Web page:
From the Pacific Northwest – Part XLVIII

American Art – Part I of III: Brian Grimm

In the words of one writer, “Brian Grimm was born in Bastrop, Texas in 1968 and grew up in the small town of Elgin, Texas. His talent was discovered at an early age and the rural farm life was rich with inspiration. After achieving an art degree in 1992, he worked as a graphic designer in Austin. After seven years, he began to pursue a career in fine art.”

Below – “Looking West”; “At Willow Creek”; “Edge of the Pond”; “High Plains Drifters”; “Summer Days”; “Cold Mountain Morning.”

American Art – Part II of III: Ann Hardy

Artist Statement: “Since I value relationships more than I do results, I am trying to be more results oriented.  This is hard for a person that is top heavy in one or the other directions.  So I must compensate and really work hard for the skills in this direction.  Competitions help.  
Growth in painting, or any direction, is what keeps me excited and passionate about life, and, boy oh boy, I am excited and passionate about life!!”

Below – “Spiders and Cantaloupe”; “On Dandi Way, Estes Park”; “Beach Girl”; “Fawn”; “Montana Apples”; “Water Lily and Pads.”

American Art – Part III of III: John Austin Hanna

Artist Statement: “My years in New York and Dallas as an illustrator were great, but I wasn’t really following my heart. Throughout my childhood in Beaumont, I was always drawing and dreaming of becoming a ‘real’ artist. I finally decided that I had to pursue that dream.”

Below – “Mr. Brown’s Red Barn”; “Red Shoes”; “The Old Shop”; “Peach, Pink and Chocolate Sheep”; “Summer at Lang’s Mill”; “Hare.”

Art for Winter – Part I of III: William T. Richards (American, 1833-1905)

Below – “Shoreline with Distant Mountains”

Art for Winter – Part II of III: Agnes M. Richmond (American, 1870-1964)

Below – “Fairy Tales”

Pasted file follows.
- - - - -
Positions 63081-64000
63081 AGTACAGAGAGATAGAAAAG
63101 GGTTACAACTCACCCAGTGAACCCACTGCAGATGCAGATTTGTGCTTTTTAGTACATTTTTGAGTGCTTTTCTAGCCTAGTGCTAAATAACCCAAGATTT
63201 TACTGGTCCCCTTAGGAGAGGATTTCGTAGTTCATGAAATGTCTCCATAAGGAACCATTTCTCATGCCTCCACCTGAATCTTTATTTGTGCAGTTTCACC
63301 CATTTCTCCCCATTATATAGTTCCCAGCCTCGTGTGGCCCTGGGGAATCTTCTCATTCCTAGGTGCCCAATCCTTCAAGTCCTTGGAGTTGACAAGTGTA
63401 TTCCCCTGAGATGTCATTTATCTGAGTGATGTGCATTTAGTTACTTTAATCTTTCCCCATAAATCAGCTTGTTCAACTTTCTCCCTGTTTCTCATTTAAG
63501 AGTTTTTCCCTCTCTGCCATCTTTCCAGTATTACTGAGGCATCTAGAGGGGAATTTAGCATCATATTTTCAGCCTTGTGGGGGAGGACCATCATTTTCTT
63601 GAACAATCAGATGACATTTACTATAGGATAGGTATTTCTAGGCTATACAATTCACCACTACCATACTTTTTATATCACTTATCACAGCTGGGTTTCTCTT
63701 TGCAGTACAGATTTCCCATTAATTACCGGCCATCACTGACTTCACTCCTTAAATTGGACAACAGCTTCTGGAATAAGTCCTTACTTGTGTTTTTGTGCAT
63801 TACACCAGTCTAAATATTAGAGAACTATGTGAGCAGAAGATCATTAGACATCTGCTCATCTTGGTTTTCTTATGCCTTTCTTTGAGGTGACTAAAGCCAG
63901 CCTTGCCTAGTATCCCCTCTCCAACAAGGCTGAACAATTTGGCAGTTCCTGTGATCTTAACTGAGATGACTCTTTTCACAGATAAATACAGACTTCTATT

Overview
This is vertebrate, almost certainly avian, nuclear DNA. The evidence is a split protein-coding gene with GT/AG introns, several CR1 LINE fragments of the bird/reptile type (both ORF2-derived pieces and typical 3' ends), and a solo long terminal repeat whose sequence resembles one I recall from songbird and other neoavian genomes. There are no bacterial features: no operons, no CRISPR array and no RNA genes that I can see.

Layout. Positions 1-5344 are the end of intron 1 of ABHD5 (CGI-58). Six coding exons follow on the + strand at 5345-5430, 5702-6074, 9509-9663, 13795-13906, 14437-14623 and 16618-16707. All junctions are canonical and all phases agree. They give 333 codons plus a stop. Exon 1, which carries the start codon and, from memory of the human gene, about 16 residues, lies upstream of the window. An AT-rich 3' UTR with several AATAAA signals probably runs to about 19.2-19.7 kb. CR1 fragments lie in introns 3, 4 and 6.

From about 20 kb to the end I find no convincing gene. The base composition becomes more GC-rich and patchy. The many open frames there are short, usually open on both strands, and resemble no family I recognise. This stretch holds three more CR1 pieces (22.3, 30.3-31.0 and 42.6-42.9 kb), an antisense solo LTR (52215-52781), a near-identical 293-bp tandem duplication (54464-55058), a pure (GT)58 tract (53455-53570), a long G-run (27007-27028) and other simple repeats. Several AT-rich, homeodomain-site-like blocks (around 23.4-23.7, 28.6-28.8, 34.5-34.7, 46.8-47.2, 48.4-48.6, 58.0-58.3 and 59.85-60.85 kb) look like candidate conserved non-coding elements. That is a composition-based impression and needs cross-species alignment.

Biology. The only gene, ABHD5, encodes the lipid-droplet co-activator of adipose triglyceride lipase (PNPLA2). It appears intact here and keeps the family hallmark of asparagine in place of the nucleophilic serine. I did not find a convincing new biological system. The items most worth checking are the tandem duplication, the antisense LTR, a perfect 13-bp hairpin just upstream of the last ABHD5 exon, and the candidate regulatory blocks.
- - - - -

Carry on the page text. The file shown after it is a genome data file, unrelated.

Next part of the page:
Art for Winter – Part III of III: Aiden Lasses Ripley (American, 1896-1969)

Below – “Lady in the Courtyard”

A Poem for Today

“Unpatriotic Gore”
By Jay Parini

It’s true I never loved my country
in the abstract sense: red, white, or blue.
I have only this black waving flag,
my disposition.
Stars, bold stripes,
remind me of a million dead young men
in far-off ditches,
remind me of the innocents who fell,
collaterally damaged,
wild-eyed, blazing: each of them
a universe unmade.
I say that I have never loved my country,
but I’d surely die
for several good friends, my wife and sons.
I’d sacrifice a number of pink toes
and fingers, too (my own)
for Emerson, for Whitman and Thoreau.
I’d give an eye for one deep lake,
for several good streams,
at least one waterfall,
a lovely stand of Norway pines
just east of here, not far away.

Below – Walter Griffin: “Norway Pines Landscape”

A Second Poem for Today

“Horse Latitudes”
By Jo Sarzotti

The past lies in the brine
                            Of equatorial water,
Parchment-folded,
Black ink veining where the quill paused.

Rich doldrums
                            Full of gold
Where Spanish sailors
                            Threw the Queen’s horses,
Palomino, the color of her hair.

On the Outer Banks
                            Each wave a breaking 
Promise of the New World,
                            Lost colonies,
Lost ships, wild ponies
                                          Swimming even now.

A Third Poem for Today

“The Past”
By Michael Ryan

It shows up one summer in a greatcoat,
storms through the house confiscating,
says it must be paid and quickly,
says it must take everything.

Your children stare into their cornflakes,
your wife whispers only once to stop it,
because she loves you and she sees it
darken the room suddenly like a stain.

What did you do to deserve it,
ruining breakfast on a balmy day?
Kiss your loved ones. Night is coming.
There was no life without it anyway.

A Fourth Poem for Today

“Laundry”
By Alicia Ostriker